Measuring success is critical not only for proving your effort to the world, but for keeping your coalition partners and stakeholders motivated and engaged. From the outset of your coalition’s work, set indicators and benchmarks for how you will assess the results of your activities. (Indicators are signs or measures that show the condition or existence of something. Benchmarks are a measure of where your indicators are at a defined point in time, and are the baseline from which you’ll show progress forward.) Create a timeline for measuring indicators and report your findings at regular intervals to both internal and external audiences. Use ACS’ Assess Your Collaboration tool to reflect on your progress.

As part of the coalition-building workshop, the ACS team created a workbook that participants used during the session and took with them to continue their coalition work. This tool was acknowledged as especially helpful by several session participants.

Want a custom presentation, training, or tool for your organization? Let us know at info@advocacyandcommunication.org.

Helping Early Education Programs Meet a Higher Standard

By 2020, all early childhood education programs that receive public funding in Ohio must meet a set of rigorous requirements under the state’s Quality Rating and Improvement System (QRIS). That means child care providers participating in the 5-star rating system (Step Up To Quality – SUTQ) must both understand and build capacity to maintain or increase their SUTQ rating. In the greater Columbus area, the Franklin County Department of Jobs and Family Services (FCDJFS) determined the needs of providers and parents, used that information to develop training for providers, is conducting community outreach, and is sharing the message about the importance of improved quality for the county’s youngest residents. ACS has been privileged to be a part of this effort, along with its strategic partners: EMC Research, Triumph Communications, and the Workforce Intervention for Development and Education Firm.

To help better understand the early childhood landscape in Franklin County, the consulting team conducted countywide surveys of residents and focus groups with parents and providers in target zip codes to understand perspectives and shape messaging for the overall effort. Results of this messaging research were infused in paid media and community outreach efforts.

Part of the research revealed nearly 23,000 children are in unrated care and also showed that only 24% of the 740 childcare providers in the county who receive public dollars are star-rated. It also identified “childcare deserts” across the county, as well as communities where children are least likely to receive care from a star-rated provider.

The research that ACS and the consulting team conducted helped FCDJFS understand that there was an opportunity not only to increase the number of providers that are rated, but to target specific providers in specific neighborhoods that serve the most at-risk children and ensure they receive the assistance they need through the free trainings to help become star rated.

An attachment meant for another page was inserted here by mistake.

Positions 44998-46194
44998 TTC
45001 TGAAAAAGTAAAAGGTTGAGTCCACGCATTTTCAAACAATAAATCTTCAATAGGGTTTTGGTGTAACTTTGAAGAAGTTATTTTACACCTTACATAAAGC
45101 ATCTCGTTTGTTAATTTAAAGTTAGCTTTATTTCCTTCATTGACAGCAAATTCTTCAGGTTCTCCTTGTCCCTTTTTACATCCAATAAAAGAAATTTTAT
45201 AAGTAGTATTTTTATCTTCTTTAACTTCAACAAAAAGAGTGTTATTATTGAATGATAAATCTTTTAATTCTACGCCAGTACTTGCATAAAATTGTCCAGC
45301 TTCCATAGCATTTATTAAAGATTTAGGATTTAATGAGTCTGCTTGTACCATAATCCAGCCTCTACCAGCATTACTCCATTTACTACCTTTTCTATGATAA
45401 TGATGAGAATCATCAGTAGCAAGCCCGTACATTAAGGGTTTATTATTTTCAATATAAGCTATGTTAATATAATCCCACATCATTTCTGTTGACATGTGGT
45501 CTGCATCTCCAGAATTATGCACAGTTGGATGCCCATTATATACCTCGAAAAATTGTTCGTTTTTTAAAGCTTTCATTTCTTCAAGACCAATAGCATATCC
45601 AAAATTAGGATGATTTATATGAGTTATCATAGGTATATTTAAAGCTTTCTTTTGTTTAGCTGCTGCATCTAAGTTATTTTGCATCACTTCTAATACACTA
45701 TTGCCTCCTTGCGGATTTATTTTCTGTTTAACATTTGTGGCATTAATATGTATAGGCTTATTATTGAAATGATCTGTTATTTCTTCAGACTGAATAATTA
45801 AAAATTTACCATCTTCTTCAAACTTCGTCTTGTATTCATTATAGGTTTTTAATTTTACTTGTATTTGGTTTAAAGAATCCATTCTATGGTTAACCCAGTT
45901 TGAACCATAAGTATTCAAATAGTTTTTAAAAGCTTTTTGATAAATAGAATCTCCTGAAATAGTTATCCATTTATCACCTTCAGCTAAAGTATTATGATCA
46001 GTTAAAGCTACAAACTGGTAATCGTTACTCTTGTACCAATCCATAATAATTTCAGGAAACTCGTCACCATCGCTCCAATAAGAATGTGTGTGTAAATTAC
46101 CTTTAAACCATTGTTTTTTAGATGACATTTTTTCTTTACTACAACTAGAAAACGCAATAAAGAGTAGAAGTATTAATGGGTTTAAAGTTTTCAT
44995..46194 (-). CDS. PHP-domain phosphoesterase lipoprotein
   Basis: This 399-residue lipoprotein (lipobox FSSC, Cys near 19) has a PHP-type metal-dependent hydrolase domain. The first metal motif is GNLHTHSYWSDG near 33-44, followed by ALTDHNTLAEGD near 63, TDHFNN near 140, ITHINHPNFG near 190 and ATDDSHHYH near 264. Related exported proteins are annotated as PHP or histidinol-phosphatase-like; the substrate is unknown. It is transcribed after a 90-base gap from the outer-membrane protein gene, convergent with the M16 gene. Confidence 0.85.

Based on the research, ACS helped FCDJFS develop an intensive community outreach program that included a grassroots, door-to-door effort to engage childcare providers one-on-one and encourage them to attend 32 hours of free SUTQ training that FCDJFS offers. FCDJFS also reached out to multiple other public agencies and nonprofits that share the work of supporting children and families, encouraging them to share information about training opportunities and to help elevate the messaging around the importance of quality child care.

The research-based paid media campaign and training strategy, developed by ACS, shared messages about the importance of quality in early childhood education through television and radio commercials. FCDJFS also garnered hundreds of thousands of social media impressions through intentional outreach on Facebook and Twitter.

What was the result of all this effort?

As of October 2018, FCDJFS had successfully reached and registered 150 providers for training, keeping the project on track to meet its goal of engaging nearly 35% of unrated providers in the county, with an additional three months of registration time still to go. Among the providers who registered and received training are high-risk providers that care for nearly a third (6,200) of the children in unrated care. High-risk providers are defined as those located in target zip codes, currently not rated through the QRIS, who receive public funds.

“Many times public agencies see mandates or requirements as just another hurdle or obstacle to their work. But Franklin County saw this as an opportunity to partner with providers and the broader community,” says Scarlett Bouder, ACS Vice President. “They created a very focused and intentional strategy to increase awareness, encourage the participation of government, nonprofits and the business community and a training that is hands-on and offers providers all that is needed to be in the strongest possible position to become star-rated by the State of Ohio. Their commitment to increasing quality is commendable.”

15 Years Strong

2018 is a year in which strategic advocacy and persuasive communication have been more important than ever. Celebrating 15 years as a successful, award-winning, and women- and minority-owned business, ACS has the know-how to handle any challenge. Look out for new content on our website as we celebrate and highlight many of the people and issues that have inspired our work and allowed us to play a part in their success!